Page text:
For nearly three weeks, the benches at the back of a federal courtroom in Minneapolis were filled with local Somalis. The man on trial, Mahamud Said Omar, was accused of conspiring to help a terrorist group recruit some two dozen young Minnesota men to fight a holy war in Somalia.
It took a federal jury just eight hours to convict him of all of the five terrorism charges leveled against him, but the verdict is only the beginning for the Somali community in the Twin Cities.
For the first time in nearly a generation, Arizona voters will elect a new senator. Republican Sen. Jon Kyl is retiring after 18 years. His ideological successor is Republican Rep. Jeff Flake, and a lot of people expected Flake to have an easy time of it.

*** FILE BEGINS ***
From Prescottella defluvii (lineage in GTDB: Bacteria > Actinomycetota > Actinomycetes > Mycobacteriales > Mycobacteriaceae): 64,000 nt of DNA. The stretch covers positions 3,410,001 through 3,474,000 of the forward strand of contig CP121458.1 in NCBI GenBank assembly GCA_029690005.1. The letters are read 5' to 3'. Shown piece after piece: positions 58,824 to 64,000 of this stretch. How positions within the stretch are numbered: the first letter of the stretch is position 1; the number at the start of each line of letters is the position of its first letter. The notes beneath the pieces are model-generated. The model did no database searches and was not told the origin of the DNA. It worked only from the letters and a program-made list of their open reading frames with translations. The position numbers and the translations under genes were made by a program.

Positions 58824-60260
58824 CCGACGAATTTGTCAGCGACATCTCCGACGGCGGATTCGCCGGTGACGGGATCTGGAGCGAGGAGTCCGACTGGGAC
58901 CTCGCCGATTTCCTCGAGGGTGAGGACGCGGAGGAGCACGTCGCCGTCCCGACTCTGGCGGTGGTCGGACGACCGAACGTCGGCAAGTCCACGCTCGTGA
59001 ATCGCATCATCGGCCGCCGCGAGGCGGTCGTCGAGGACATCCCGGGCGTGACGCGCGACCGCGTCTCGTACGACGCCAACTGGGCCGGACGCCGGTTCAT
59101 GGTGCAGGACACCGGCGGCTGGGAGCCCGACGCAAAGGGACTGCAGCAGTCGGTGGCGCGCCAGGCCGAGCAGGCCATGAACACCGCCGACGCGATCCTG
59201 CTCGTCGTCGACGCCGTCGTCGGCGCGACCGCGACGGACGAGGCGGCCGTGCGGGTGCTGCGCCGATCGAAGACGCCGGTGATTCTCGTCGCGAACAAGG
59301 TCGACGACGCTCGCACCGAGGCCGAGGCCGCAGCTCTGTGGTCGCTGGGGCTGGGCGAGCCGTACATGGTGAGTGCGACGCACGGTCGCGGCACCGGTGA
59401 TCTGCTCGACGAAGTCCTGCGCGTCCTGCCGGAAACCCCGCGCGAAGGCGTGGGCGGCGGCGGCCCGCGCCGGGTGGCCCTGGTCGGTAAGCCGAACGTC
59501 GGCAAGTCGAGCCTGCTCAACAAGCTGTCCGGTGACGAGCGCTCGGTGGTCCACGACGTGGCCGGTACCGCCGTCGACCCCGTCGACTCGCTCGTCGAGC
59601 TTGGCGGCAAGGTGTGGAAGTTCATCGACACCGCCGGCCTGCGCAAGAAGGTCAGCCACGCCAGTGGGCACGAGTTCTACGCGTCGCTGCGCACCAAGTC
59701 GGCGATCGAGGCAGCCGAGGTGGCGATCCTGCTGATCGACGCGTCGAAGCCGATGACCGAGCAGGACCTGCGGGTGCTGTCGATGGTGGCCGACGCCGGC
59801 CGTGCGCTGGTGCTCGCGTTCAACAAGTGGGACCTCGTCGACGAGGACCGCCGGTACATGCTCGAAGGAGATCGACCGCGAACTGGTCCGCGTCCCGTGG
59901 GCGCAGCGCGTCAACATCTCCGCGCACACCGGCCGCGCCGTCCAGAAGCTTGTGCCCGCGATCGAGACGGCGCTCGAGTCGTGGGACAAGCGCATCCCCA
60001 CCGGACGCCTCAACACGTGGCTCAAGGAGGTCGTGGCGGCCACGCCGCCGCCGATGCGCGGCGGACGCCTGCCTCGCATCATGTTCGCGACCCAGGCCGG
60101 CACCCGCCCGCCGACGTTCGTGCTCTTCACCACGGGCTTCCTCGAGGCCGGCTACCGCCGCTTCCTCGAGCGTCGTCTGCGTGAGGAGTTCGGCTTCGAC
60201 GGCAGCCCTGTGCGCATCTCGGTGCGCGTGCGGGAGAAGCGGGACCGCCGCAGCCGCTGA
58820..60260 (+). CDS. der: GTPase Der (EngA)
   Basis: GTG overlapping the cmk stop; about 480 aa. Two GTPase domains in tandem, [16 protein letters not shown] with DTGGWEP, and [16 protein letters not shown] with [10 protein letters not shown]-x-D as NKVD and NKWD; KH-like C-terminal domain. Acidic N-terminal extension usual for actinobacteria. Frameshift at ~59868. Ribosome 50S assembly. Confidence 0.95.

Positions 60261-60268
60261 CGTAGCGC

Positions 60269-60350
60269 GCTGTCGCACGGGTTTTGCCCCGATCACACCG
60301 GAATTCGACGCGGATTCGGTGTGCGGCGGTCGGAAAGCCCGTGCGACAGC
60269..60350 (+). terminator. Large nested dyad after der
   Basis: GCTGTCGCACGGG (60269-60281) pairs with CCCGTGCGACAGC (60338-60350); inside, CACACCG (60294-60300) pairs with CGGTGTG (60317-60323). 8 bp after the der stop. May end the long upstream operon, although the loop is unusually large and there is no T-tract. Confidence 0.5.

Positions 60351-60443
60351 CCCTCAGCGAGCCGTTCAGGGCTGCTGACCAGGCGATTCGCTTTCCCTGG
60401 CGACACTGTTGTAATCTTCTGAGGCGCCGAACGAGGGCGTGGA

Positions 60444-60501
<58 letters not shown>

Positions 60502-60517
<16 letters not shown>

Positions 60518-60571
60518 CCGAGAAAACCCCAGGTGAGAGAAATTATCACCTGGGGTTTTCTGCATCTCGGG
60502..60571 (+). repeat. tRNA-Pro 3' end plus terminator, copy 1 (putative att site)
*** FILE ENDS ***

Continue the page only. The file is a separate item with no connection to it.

But recent polls suggest Democrat Richard Carmona — a former surgeon general and a Hispanic — has a shot at winning. The race has become heated, and the airwaves are filled with brutal ads.
In Colorado, the presidential race is a statistical dead heat. The state went heavily for candidate Barack Obama in 2008 — but the president is now facing fierce headwinds.
Obama won last time by 9 points, an astounding margin in a state that hadn't gone Democratic since 1992. One Democratic strategist calls 2008 a one-time case of "irrational exuberance," especially among Colorado's large contingent of swing voters.